What could students learn through a half-day interprofessional education programme using standardized patients for dementia care in clinical setting?

Talk Code: 
Mina Suematsu

Also poster pitch 1A.3c


In Japan, the super aging society, undergraduate education in healthcare professions for dementia care is essential. At the same time, we emphasise the improvement of communication skills to fulfill the global standard attitude according to World Federation for Medical Education (WFME). Thus, interprofessional education (IPE) is necessary to learn teamwork and communication skills to collaborate the other professions. Nowadays, various IPE programmes are held worldwide, and it is so important that educators should reflect the effectiveness of the programme. The aim of this research was to explore what students can learn through a half-day interprofessional education (IPE) with standardized patients (SPs) for dementia care in clinical setting.


Participants were 113 medical, 77 pharmacy and 21 nursing students (N=211). They were divided into mixed professions’ groups. Each group was composed of two or three professions and the maximum number of students as one team was seven. All students learned and discussed the medical problems from the scenario that we prepared. Before meeting the SPs, the students noticed the hypoglycemia emergency episode in spite of high level of HbA1c because of the cognitive dysfunction. The goal of this IPE was making care plans for patients with dementia and explaining it to the SPs. Finally, all groups made their presentations to the SPs who gave the feedbacks. Educators explored both students’ presentations and SPs’ feedback whether the students’ care plans were accepted or not.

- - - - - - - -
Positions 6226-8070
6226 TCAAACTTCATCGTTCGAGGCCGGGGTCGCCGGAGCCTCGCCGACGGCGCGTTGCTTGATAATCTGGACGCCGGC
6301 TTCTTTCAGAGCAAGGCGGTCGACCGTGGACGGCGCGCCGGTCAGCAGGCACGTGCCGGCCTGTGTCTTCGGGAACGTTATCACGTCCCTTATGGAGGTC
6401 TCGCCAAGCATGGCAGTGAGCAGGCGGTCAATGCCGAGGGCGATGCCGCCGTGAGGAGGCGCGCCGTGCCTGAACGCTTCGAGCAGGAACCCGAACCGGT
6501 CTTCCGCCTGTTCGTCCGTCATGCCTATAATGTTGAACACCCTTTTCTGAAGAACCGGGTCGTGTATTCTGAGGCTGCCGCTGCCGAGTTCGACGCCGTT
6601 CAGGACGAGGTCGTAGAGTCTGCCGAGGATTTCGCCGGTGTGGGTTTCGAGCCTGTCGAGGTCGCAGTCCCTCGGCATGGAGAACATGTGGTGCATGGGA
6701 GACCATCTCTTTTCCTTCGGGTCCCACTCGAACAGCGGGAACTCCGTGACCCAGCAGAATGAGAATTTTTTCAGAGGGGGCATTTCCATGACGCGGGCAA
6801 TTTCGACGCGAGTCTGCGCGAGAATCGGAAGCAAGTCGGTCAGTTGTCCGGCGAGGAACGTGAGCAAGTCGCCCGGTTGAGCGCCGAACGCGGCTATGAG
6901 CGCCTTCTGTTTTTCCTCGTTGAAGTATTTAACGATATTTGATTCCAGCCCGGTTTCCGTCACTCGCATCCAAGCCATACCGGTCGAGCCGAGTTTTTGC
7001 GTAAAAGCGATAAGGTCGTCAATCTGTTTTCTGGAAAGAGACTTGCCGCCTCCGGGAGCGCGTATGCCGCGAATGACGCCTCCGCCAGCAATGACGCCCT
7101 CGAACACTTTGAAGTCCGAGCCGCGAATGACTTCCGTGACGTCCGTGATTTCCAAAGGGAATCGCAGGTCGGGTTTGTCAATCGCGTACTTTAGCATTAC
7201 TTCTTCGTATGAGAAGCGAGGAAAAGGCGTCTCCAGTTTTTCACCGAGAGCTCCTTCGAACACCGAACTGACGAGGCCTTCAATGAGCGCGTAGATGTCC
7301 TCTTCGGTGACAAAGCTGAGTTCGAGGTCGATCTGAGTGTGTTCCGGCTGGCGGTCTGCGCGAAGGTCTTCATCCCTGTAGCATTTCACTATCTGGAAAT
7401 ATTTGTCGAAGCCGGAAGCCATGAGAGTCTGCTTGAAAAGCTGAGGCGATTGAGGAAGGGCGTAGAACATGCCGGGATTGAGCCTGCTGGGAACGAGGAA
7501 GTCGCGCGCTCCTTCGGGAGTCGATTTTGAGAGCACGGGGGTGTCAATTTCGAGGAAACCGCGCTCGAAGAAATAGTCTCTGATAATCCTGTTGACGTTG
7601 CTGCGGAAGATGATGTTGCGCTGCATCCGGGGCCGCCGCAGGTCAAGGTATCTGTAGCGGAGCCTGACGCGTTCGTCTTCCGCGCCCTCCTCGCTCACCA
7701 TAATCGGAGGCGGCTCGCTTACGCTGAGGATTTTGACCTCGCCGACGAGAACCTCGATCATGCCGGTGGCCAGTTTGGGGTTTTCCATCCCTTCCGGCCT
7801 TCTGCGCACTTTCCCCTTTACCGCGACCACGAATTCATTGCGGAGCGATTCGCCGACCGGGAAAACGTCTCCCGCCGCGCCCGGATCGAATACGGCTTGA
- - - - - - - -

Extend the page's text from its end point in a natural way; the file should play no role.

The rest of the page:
Almost all students could achieve mainly five tasks. 1. How should students tell the SPs bad news such as dementia? 2. Can students explain appropriate detail suggestions like social resources to the SPs? 3. Can students consider what medication is the best choice for the patients with dementia? 4. Can students consider patients’ life style? -What time do the patient and family eat every day? What kind of foods does the patient like? How much the patient does exercise? 5. Does students pay attention to mental care not only for the patients with dementia but also for their family? These five tasks brought the students making their care plans acceptable to the SPs.


This IPE programme needed to debate care plans for the elder patient with diabetes and cognitive dysfunction. We expected the group dynamics but revealed the two issues. First, many Japanese students did not get used to debate because they wanted to avoid the conflicts. However, overcoming the conflicts is essential for development of teamwork. Second, this IPE was held only two or three professions. In conclusion, this IPE programme was useful to promote teamwork and communication skills. The students would learn more social resources focusing on life style of the patient if further professions such as social work and nutritional science joined this IPE programme.